On April 11, the Sanitation and Water for All (SWA) partnership will hold its High Level Meeting 2014 in Washington, D.C. SWA is a global partnership of over 90 developing country governments, donors, civil society organizations and other development partners working together to catalyse political leadership and action, improve accountability and use scarce resources more effectively. Partners work towards a common vision of universal access to safe water and adequate sanitation.
Interested individuals can participate in the meeting virtually, in two ways. First, you can watch the live webcast from 2:00 p.m. to 4:30 p.m. U.S. Eastern Time (18:00 – 20:30 GMT) on April 11 at this link http://live.worldbank.org/sanitation-water-for-all-high-level-meeting. Secondly, you can submit questions to panelists via a form found at the same link.
To find out more about the meeting, including the latest on commitments in water and sanitation from some 50 countries, visit http://sanitationandwaterforall.org.
Below are some additional details about the meeting.
WHO: Ban Ki-moon, United Nations Secretary-General
Dr. Jim Yong Kim, President of the World Bank Group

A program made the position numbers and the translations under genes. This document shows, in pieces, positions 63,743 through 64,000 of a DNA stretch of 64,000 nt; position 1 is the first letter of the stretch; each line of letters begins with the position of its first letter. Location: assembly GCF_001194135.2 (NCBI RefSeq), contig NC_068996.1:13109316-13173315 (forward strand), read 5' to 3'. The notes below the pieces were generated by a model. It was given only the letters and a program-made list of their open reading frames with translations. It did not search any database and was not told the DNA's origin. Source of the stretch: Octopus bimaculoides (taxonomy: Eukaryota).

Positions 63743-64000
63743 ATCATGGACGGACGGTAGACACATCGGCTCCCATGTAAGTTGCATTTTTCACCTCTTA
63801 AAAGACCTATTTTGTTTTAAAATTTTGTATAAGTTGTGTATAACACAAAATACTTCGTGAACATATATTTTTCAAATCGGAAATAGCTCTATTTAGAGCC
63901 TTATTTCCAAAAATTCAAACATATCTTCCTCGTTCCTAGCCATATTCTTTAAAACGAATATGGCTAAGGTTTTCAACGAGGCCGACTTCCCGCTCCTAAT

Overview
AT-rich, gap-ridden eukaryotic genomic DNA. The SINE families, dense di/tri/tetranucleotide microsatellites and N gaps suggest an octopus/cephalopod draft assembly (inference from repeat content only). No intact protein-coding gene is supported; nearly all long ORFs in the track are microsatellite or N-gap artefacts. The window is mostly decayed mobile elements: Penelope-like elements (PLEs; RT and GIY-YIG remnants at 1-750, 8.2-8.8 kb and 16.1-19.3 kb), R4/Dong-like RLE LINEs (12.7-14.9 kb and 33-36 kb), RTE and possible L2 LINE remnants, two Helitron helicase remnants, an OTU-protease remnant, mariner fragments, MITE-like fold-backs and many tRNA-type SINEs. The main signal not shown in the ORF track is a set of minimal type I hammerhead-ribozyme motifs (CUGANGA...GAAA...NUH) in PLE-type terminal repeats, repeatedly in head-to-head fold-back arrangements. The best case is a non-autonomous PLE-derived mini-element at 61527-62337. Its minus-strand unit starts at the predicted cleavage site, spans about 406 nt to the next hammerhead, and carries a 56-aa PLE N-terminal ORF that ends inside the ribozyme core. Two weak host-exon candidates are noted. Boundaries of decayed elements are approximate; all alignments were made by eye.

H.E. John Agyekum Kufuor, Chairman, Sanitation and Water for All Partnership
Anthony Lake, Executive Director of UNICEF
Prof. Judi Wakhungu, Cabinet Secretary, Ministry of Environment, Water and Natural Resources, Republic of Kenya
Dr. Shanta Devarajan, Chief Economist, World Bank
Hon. Sufian Ahmed, Minister of Finance, Ethiopia
Jan Eliasson, United Nations Deputy Secretary-General
Ministers of finance, development, water, health and sanitation from 50 countries
International and national NGOs and development organizations
WHAT: Sanitation and Water for All (SWA) High Level Meeting (HLM) in conjunction with the 2014 Spring Meetings of the International Monetary Fund and World Bank Group
WHEN: Friday,April 11, 2014 , 1400 – 1630 EST (DC time)
WHERE: World Bank Group, IFC Auditorium, 2121 Pennsylvania Avenue N.W., Washington, DC
WHY: 1 in 3 people (2.5 billion) around the world still do not have access to safe sanitation, including 1 billion who must defecate in the open. Almost 600,000 children under five died from diarrhoeal diseases, or about 1,600 per day, in 2012. Three-quarters of a billion people do not have a source of improved drinking water and billions more use unsafe water. These, along with poor sanitation and hygiene, contribute to malnutrition and stunting in 165 million children globally. Top economists agree that the return on investments in water and sanitation is 5 to 1. Two years ago, 48 countries made 415 commitments toward expanding access to safe water and sanitation. This year, countries will assess their progress and make new efforts to continue that momentum.